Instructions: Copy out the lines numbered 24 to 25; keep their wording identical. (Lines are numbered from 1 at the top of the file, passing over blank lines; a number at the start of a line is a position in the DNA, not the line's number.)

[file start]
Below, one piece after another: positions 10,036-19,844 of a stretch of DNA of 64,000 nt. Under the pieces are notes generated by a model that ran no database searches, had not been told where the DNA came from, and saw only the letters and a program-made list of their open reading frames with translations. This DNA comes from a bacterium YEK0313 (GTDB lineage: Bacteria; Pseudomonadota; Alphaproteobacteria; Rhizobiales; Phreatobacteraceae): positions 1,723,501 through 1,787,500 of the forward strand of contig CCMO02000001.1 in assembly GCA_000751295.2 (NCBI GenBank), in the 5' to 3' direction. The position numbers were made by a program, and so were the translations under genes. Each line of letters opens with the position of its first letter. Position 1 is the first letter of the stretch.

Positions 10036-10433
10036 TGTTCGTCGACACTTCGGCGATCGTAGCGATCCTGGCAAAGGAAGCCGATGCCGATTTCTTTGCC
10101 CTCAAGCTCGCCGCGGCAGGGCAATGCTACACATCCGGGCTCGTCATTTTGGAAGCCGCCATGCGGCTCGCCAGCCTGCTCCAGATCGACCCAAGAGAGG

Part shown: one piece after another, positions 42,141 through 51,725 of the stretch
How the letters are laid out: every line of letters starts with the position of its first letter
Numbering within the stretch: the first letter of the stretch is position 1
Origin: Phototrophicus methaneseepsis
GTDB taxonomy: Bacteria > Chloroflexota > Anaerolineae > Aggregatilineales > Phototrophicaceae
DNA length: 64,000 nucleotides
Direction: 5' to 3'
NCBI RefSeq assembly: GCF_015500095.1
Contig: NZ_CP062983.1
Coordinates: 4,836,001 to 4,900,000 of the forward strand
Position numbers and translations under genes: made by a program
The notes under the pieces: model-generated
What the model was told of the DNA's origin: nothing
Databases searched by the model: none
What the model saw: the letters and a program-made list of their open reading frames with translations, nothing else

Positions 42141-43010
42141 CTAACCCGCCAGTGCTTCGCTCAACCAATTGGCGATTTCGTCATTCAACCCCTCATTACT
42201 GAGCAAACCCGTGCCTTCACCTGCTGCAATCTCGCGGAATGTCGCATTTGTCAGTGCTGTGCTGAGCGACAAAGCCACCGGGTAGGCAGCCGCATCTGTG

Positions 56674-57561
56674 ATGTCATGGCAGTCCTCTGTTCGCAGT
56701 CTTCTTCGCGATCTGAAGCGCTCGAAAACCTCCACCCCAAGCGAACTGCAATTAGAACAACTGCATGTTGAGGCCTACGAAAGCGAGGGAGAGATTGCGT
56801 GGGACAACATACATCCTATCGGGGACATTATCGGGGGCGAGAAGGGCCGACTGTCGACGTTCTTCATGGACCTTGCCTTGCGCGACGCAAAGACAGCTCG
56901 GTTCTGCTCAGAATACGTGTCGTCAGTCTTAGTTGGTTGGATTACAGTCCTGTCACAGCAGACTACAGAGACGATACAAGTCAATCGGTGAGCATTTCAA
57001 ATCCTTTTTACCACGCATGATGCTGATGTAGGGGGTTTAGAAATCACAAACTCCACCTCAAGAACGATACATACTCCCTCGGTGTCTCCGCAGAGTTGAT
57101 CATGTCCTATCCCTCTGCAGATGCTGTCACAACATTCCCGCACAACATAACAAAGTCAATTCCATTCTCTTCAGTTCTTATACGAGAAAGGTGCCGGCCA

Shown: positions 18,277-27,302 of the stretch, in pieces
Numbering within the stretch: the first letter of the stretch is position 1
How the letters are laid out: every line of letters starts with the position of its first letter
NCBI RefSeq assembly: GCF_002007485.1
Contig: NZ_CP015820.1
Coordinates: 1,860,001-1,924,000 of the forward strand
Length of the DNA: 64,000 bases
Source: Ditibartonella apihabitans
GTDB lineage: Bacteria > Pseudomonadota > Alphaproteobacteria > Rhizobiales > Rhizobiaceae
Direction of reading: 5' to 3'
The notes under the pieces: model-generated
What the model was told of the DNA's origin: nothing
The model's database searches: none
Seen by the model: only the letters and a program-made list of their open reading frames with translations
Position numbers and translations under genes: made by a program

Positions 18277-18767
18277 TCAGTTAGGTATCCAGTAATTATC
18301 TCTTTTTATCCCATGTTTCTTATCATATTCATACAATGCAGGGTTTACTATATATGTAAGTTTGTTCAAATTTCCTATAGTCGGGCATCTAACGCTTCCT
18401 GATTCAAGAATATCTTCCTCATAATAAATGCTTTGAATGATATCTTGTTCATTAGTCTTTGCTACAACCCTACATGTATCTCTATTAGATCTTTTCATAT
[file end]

56674 ATGTCATGGCAGTCCTCTGTTCGCAGT
56701 CTTCTTCGCGATCTGAAGCGCTCGAAAACCTCCACCCCAAGCGAACTGCAATTAGAACAACTGCATGTTGAGGCCTACGAAAGCGAGGGAGAGATTGCGT